AKRON—Despite labor strikes that have hampered its ability to maintain production while getting tire concepts off the drawing board and into the fields, Titan Tire Corp. is aggressively pursuing a bigger chunk of the ag market, especially by floating new product ideas to eager original equipment manufacturers. Titan is knee-deep in testing several farm tires that it claims will reduce or almost eliminate two pernicious problems for users: ``road lope'' and its off-road cousin, ``power hop.''
Road lope occurs when a tractor is being driven at speed on a roadway while traveling between fields, whereas power hop takes place in the field, when a tractor, pulling a load under full power, hops or bounces so badly the farmer is forced to back off the throttle and gear down, losing momentum.
``Deere (& Co.) can't wait to get their hands on this tire—they're champing at the bit,'' said Ray Evans, vice president of tire engineering for Titan Tire, referring to some large rear farm tires the company will be turning over to Deere for testing within a few weeks.
Since the introduction a couple years ago of Titan's Grizz LSW (for ``low sidewall'') tire/wheel package, the company has pursued with a vengeance OEM contracts for farm and other off-highway vehicles. And with a good deal of success, Mr. Evans said.
The LSW features a larger-diameter rim and lower-profile tire than traditional assemblies, and is said to provide more stability due to the shorter sidewall and lower inflation pressures.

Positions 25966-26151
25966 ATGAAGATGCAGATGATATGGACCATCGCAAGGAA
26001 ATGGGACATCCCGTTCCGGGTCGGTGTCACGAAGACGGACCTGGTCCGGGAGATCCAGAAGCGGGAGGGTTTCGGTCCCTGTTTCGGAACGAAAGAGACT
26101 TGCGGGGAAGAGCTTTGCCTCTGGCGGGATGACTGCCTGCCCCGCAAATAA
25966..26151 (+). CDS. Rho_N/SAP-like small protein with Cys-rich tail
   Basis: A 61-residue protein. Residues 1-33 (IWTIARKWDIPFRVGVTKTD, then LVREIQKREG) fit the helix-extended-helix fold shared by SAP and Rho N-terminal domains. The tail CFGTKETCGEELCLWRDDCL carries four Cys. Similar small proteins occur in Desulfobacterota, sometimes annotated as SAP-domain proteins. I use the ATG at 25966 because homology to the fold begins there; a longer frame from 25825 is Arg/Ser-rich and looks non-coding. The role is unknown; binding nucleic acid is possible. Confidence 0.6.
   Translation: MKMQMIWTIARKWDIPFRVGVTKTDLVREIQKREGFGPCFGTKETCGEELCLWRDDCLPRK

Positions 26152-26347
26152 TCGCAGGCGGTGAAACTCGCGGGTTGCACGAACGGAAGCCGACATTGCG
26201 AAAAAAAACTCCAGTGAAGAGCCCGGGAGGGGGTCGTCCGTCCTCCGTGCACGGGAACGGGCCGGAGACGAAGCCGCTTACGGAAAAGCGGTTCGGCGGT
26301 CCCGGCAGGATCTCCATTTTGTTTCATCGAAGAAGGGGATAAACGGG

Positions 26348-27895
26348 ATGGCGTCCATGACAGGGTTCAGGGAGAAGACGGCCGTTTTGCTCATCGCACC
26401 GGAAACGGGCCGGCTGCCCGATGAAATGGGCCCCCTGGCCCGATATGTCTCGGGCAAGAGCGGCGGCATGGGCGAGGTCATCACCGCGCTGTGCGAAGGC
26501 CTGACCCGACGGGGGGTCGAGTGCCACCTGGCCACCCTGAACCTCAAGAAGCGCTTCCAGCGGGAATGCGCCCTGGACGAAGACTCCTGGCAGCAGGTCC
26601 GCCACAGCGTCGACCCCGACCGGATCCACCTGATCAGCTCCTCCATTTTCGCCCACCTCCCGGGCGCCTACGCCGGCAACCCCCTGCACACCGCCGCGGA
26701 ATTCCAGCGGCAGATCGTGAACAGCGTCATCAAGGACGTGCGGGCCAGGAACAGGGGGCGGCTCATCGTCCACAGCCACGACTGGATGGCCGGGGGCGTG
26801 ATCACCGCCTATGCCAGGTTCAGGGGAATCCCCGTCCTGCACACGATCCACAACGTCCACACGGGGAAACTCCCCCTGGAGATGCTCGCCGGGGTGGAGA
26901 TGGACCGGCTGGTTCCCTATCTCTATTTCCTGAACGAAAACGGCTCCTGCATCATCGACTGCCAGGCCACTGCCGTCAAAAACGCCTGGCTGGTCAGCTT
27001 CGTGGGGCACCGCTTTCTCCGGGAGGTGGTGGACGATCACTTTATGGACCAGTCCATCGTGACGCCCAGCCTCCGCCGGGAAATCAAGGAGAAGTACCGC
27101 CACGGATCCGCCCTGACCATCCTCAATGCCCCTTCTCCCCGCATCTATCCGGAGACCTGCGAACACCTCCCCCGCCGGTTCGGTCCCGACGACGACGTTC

While the company's not standing in tall cotton yet, Mr. Evans ticked down a list of OEMs in or nearing final-stage testing for Titan's skid-steer loader tires: Deere, which recently opened a new skid-steer factory; New Holland Inc.; Melroe Co.; and Gehl Co. Skid-steers typically cross over agricultural, construction and lawn-and-garden applications.
Melroe, for example, recently introduced a 105-horsepower skid-steer that's ``chewing up tires like you wouldn't believe,'' Mr. Evans said. Titan is providing the North Dakota-based company with heavier-duty, heavy-lugged tires that should help alleviate the problem, though, by their very nature, skid-steers eat several sets of tires a year because of their constant sliding and turning.
Titan also has begun producing several new tires for the construction market, including a 15223.5 size, replacing a 15219.5, and a 14221.5 that replaces a 14217.5.
It just cured several other prototypes that are for telescopic lifts on construction sites, for backhoes, and for land-leveling and agricultural uses, as well. Mr. Evans said a number of the industry's top OEMs are interested in them.
In the testing stages is a new Titan rear R1W tire for both two-and four-wheel-drive tractors. Measuring 20.8R53.5, it's aimed at the road-lope and power-hop problems. Both Deere and AGCO, another tractor maker, will begin trying them out within weeks.
All told, Titan is humming with activity.